These gains cover everything from general usage like scrolling a web page or opening an app, to file transfers, video playback, operating system features like Mission Control, 3D and 2D performance, and heat output (or lack of she). Battery life is also demonstrably better on Apple Silicon compared to Intel predecessors, with the MacBook Air M1 and M2 quoting around four more hours of “wireless web” browsing and six more hours of streaming movies. AppleTV.

RELATED: How to keep your MacBook battery healthy and extend its life

M2 incorporates high-end features

The M2 chip appears in the redesigned 2022 MacBook Air (and 13-inch MacBook), starting at $1,199. In addition to being around 20% faster in terms of raw CPU speed compared to the M1, the M2 also features 8 GPU cores (up from 7 on the base model) and a larger 24GB RAM capacity for those who want more memory.

It handles this with the same level of power efficiency as the M1, with no degradation in battery life (according to Apple’s numbers). It also incorporates some high-end features with the presence of hardware-accelerated playback, encoding, and decoding of Apple’s ProRes and ProRes RAW video formats.

Apple M2 SOC chip data information sheet

Previously, hardware support for ProRes and ProRes RAW formats was a big draw for the powerful M1 Pro and M1 Max chips seen in the MacBook Pro. The MacBook Air M2 also boasts 100GB of memory bandwidth. /s to load data in and out of RAM even faster than the previous model.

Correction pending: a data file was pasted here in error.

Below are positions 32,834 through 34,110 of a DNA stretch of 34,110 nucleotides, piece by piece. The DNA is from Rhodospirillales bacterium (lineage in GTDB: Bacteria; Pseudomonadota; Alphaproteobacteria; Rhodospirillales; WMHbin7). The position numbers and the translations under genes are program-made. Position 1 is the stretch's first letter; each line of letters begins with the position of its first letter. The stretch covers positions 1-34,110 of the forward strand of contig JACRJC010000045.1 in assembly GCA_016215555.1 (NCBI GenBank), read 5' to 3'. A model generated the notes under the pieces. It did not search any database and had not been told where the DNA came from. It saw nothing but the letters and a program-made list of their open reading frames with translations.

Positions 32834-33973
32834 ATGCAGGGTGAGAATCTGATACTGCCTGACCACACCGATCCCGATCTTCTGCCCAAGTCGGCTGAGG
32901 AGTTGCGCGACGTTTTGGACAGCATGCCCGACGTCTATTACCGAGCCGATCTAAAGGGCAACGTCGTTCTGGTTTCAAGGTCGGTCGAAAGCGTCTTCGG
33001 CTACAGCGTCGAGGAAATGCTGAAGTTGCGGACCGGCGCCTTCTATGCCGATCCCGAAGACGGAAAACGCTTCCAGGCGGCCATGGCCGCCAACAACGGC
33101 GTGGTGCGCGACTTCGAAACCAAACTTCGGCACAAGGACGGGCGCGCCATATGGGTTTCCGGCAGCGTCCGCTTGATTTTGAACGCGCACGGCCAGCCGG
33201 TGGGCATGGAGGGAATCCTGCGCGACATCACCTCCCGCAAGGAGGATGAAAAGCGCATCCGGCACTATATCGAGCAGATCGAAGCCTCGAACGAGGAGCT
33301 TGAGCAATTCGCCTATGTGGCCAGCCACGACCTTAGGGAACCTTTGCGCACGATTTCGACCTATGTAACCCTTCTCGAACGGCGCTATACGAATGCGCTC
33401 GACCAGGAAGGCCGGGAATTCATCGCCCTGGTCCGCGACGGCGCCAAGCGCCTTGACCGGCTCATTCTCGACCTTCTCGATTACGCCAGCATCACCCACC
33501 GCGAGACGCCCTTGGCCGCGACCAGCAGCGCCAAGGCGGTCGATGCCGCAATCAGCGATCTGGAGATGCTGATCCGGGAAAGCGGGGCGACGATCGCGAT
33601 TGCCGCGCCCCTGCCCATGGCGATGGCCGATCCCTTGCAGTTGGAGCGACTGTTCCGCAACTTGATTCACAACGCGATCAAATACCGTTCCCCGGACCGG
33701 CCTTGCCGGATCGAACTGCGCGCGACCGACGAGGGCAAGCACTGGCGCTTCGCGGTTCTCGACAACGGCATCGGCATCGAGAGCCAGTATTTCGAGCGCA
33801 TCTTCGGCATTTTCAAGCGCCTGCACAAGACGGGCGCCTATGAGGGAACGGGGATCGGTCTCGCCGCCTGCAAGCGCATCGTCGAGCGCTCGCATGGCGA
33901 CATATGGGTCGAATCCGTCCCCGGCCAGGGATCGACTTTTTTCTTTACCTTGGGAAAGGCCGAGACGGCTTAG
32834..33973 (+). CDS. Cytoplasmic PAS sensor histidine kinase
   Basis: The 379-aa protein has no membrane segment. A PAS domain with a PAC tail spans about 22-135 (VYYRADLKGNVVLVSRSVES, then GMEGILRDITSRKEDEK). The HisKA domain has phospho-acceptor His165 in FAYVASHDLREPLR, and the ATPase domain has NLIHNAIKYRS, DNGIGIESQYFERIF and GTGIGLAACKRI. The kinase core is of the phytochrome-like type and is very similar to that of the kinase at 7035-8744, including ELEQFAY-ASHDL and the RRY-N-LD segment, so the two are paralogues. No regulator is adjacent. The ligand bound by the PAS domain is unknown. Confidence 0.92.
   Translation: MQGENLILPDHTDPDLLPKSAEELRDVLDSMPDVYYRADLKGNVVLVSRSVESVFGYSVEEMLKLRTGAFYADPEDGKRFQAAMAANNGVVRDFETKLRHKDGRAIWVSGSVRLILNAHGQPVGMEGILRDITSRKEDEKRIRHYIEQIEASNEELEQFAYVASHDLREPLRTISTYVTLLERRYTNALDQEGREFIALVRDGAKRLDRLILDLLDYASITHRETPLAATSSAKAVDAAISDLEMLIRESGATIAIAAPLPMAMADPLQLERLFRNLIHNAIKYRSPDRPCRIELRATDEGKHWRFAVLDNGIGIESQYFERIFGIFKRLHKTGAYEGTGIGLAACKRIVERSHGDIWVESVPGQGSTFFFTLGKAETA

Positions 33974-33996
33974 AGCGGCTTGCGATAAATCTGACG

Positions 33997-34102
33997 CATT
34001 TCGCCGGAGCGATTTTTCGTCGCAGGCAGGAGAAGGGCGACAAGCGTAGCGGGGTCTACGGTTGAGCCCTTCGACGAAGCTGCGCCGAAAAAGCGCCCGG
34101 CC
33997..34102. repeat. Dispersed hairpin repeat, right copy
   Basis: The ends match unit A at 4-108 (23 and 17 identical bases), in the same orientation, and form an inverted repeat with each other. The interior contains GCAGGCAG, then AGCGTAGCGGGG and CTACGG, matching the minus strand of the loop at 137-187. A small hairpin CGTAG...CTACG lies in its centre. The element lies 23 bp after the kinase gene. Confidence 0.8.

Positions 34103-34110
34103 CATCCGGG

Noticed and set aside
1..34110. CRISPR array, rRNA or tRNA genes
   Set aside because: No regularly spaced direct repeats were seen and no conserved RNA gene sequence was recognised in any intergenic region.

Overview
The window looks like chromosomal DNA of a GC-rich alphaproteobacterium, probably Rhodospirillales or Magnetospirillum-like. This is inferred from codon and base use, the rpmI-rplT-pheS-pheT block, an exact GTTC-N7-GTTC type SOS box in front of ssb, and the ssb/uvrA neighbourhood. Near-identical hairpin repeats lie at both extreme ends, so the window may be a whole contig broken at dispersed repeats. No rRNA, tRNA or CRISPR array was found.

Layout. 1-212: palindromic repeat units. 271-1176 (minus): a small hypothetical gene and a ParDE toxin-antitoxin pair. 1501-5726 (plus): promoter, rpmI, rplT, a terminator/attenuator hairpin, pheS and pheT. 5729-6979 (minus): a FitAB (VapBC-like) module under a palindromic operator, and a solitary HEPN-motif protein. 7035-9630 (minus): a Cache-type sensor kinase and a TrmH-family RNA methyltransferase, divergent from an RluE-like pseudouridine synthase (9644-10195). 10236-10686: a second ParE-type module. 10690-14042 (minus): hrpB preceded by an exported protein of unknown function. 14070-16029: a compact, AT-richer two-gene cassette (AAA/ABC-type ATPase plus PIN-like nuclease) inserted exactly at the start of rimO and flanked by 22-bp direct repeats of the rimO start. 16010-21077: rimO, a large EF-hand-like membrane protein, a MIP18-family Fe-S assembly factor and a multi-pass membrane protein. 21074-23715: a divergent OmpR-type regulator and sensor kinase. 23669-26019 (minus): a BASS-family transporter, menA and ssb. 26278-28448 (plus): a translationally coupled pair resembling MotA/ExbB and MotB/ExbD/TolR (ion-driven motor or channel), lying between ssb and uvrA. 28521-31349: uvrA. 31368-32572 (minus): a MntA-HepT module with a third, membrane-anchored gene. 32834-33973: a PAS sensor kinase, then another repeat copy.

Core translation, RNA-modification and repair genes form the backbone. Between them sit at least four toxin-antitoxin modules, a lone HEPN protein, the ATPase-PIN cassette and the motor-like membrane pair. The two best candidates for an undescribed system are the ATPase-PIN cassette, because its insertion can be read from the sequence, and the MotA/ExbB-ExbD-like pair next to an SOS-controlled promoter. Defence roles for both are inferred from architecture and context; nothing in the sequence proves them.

These chips are powerful enough for most users who spend their days in Safari, answering emails, editing spreadsheets, or doing light photo and video work. If you have a nasty tab habit, then you might consider upping the RAM to 16GB (or 24GB if you need to) to give yourself some wiggle room, though macOS is remarkably good at managing RAM loads even on entry-level models. .

How much storage you need is a personal decision. A basic 256GB SSD may not be enough if this is going to be your only Mac, so opting for the 512GB or 1TB upgrade could pay off for years to come.

Save some money with the M1 models

So what about the lower end of the budget? Apple is still selling its original MacBook Air M1, minus the bells and whistles, for $200 cheaper than the M2 version at $999. If you have a monitor, mouse, and keyboard, you can buy a 2020 Mac mini with similar specs for only $699.

The change from M1 to M2 is nice, but it’s not day and night. It’s nothing like the switch from Intel to Apple Silicon, and the original M1 still works (and will for years to come). Additionally, these chips will continue to be supported in the form of macOS updates for much longer than their Intel predecessors.

Mac mini M1 2020

In the future, Apple and third-party developers are mainly looking at Apple Silicon. Getting into an M1 at this stage puts you in a great position to reap the benefits of a higher performance and energy efficient computing platform. Even when Apple updates the Mac mini with the M2 or some variant, there will be little reason for most M1 users to upgrade right away.